13. Anon 1:58, if you spent any time actually reading the blogger's posts, you wouldn't misinterpret over half of them, and you would understand his relatively high standards for commentary compared to others, which he occasionally discusses from time to time.

    But you never read the posts. Good luck to you.

  14. I vote for Mitch Daniels as Clinton. Maybe Jeb Bush for Cuomo? Though Palin might be more apt. As a person with a soft spot for Gary Hart, I instinctively recoiled from the comparison with Gingrich. But it makes sense.

  15. This is a bit off-topic but...assuming an Obama win (admittedly not something to be taken for granted) but does anyone think any of these pols would qualify as a "next-in-line" presumptive nominee in 2016. With so many GOP governors who could jump in next time around(Rick Scott, John Kasich, Scott Walker, Daniels?), not to mention Marco Rubio, it seems like a GOP nomination race in 2016 would be wide open. Just like the Democratic one (Cuomo, Clinton?, O'Malley, Warner, Schweitzer...)

  16. "GHWB was the VP for a popular incumbent running in good economic times, that’s a pretty tough mountain to climb."

    You would think being an incumbent vice president would be a big advantage, but they don't get elected very often. John Adams (1796), Martin Van Buren (1836), and George H. W. Bush (1988) is the entire list.

  17. Scott,

    A lot of that is because there was a long period in which VPs weren't typically presidential candidates. And of course another chunk of it is VPs who either became president or were defeated for re-election (such as Quayle, Mondale).

  18. Thomas said...

    Anon 1:58, if you spent any time actually reading the blogger's posts, you wouldn't misinterpret over half of them, and you would understand his relatively high standards for commentary compared to others, which he occasionally discusses from time to time.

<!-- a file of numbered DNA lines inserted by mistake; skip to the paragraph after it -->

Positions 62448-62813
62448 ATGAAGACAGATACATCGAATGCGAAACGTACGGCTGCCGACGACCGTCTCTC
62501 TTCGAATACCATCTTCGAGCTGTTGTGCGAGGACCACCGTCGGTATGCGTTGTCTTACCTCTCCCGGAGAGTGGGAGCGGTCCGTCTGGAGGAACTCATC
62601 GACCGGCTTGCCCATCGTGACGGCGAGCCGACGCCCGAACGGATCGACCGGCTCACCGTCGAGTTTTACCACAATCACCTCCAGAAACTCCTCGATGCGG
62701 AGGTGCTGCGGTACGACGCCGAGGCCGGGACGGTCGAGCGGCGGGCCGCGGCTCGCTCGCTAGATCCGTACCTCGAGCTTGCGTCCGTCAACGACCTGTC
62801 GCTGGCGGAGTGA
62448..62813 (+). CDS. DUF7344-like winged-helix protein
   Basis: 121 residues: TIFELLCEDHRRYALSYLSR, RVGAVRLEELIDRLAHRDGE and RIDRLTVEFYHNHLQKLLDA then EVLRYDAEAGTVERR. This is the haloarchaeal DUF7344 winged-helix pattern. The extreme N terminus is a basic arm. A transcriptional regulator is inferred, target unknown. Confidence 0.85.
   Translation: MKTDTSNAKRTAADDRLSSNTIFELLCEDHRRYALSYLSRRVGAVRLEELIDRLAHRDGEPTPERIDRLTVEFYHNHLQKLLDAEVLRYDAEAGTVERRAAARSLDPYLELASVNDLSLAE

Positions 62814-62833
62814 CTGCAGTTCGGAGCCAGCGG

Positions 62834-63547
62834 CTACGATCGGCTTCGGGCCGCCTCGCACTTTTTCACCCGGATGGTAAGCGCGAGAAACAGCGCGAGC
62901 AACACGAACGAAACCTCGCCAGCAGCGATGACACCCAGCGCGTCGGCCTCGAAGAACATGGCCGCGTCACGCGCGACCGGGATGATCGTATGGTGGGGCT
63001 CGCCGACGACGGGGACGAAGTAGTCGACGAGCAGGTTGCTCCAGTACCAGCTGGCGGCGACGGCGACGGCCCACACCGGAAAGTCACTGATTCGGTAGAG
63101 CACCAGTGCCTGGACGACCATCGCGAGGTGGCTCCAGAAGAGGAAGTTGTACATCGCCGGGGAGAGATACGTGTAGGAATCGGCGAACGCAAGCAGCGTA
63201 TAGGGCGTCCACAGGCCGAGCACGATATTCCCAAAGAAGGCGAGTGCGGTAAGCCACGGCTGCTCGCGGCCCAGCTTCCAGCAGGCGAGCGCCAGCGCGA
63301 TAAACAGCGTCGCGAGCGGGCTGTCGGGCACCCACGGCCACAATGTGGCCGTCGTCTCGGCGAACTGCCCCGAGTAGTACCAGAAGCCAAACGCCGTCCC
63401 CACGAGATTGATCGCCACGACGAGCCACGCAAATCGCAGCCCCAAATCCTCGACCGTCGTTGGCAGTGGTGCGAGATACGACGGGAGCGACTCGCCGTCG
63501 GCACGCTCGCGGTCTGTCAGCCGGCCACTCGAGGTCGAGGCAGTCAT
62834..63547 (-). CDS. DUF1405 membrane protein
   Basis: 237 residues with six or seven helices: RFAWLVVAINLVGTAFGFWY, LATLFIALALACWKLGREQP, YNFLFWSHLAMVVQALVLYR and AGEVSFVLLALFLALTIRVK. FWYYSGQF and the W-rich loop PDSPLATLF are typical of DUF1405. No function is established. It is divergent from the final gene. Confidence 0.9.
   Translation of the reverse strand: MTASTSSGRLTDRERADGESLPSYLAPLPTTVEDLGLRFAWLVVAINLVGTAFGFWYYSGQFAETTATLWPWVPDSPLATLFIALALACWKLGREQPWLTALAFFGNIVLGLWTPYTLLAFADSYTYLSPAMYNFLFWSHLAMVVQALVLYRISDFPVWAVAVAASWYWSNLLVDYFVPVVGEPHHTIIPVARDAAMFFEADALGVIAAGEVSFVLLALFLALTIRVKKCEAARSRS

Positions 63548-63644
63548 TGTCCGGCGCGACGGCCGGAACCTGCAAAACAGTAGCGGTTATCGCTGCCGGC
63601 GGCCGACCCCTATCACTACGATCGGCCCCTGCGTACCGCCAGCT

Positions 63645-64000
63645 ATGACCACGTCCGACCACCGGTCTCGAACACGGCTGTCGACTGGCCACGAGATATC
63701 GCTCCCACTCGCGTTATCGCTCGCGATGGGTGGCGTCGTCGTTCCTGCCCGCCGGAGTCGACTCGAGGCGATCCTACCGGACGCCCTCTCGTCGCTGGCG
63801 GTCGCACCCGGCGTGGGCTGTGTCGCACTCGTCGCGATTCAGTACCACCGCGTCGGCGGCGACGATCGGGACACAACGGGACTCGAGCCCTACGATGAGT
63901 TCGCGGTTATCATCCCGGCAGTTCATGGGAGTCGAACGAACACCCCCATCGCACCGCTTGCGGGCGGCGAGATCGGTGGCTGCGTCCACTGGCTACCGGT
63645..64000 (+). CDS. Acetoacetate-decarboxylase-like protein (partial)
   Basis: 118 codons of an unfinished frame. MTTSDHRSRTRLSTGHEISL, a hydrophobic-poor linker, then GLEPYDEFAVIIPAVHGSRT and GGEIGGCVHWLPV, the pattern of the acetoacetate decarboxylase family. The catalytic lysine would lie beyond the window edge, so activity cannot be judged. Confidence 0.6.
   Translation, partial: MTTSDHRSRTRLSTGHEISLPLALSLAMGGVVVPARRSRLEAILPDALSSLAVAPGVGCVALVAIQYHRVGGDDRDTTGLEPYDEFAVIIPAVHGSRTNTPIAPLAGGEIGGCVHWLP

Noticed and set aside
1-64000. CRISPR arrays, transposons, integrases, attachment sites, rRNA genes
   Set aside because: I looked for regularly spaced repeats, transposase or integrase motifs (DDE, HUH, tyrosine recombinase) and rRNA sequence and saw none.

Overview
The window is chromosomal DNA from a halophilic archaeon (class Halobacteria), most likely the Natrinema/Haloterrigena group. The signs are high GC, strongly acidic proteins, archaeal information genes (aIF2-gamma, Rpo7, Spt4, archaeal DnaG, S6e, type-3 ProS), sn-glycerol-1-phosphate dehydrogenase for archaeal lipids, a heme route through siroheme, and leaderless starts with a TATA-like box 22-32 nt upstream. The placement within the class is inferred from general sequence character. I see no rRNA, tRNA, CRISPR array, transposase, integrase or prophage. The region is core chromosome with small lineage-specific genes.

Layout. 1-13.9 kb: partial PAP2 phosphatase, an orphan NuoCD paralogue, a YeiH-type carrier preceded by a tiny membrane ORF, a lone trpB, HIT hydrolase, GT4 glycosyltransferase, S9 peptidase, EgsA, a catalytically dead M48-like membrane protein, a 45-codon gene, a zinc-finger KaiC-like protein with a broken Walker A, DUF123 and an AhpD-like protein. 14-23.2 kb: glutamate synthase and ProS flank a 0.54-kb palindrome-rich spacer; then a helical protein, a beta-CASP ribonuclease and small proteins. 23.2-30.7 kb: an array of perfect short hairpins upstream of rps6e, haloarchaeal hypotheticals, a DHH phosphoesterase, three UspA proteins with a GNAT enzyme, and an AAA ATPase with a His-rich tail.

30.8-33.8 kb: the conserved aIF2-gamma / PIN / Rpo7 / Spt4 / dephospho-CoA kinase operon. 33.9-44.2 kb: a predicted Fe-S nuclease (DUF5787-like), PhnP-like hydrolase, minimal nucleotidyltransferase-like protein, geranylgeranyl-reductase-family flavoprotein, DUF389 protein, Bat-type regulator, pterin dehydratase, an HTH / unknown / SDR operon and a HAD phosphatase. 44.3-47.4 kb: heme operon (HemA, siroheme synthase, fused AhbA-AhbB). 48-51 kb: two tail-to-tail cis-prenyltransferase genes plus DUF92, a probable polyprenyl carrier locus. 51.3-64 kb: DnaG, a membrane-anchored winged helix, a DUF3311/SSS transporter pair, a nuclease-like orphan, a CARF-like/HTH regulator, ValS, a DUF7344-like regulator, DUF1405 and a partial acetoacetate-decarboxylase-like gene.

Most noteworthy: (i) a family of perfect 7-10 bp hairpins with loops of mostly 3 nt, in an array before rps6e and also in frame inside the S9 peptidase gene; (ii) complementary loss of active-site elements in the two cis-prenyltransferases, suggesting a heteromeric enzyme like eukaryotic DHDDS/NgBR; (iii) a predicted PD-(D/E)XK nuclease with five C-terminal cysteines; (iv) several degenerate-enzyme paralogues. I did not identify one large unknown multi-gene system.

Actually, this blogger threatened me with censorship immediately following the first post I made to this site. Obviously, this blogger's standards include thought and speech control, which are the norm, even at first sight.

    Following that first threat, and my response that the blogger's censorship would result in my departure, the blogger made additional threats to censor me. This has been a repeated mode of this blogger, to threaten censorship of thought that is not "acceptable".

    Now it appears that the blogger has finally decided to act, and destroy my commentary that doesn't comport with the thought and speech control demanded of commenters on this site.

    Good luck with that, on this, another fetid internet fever swam, where only the "correct" thought and speech is permitted.

    And to repeat, NOTHING I've ever posted, ever, in any comment, is worthy of censorship.... except among reactionary zealots, determined to remain in an impenetrable bubble.

    Good luck with that.

  19. Well technically, the Russians dubbed her, the
    transliteration of 'Huntress' the Okhanitsa, some
    might say Huntsman is closer to Pete Dupont, another industrial scion, who wasn't going anywhere.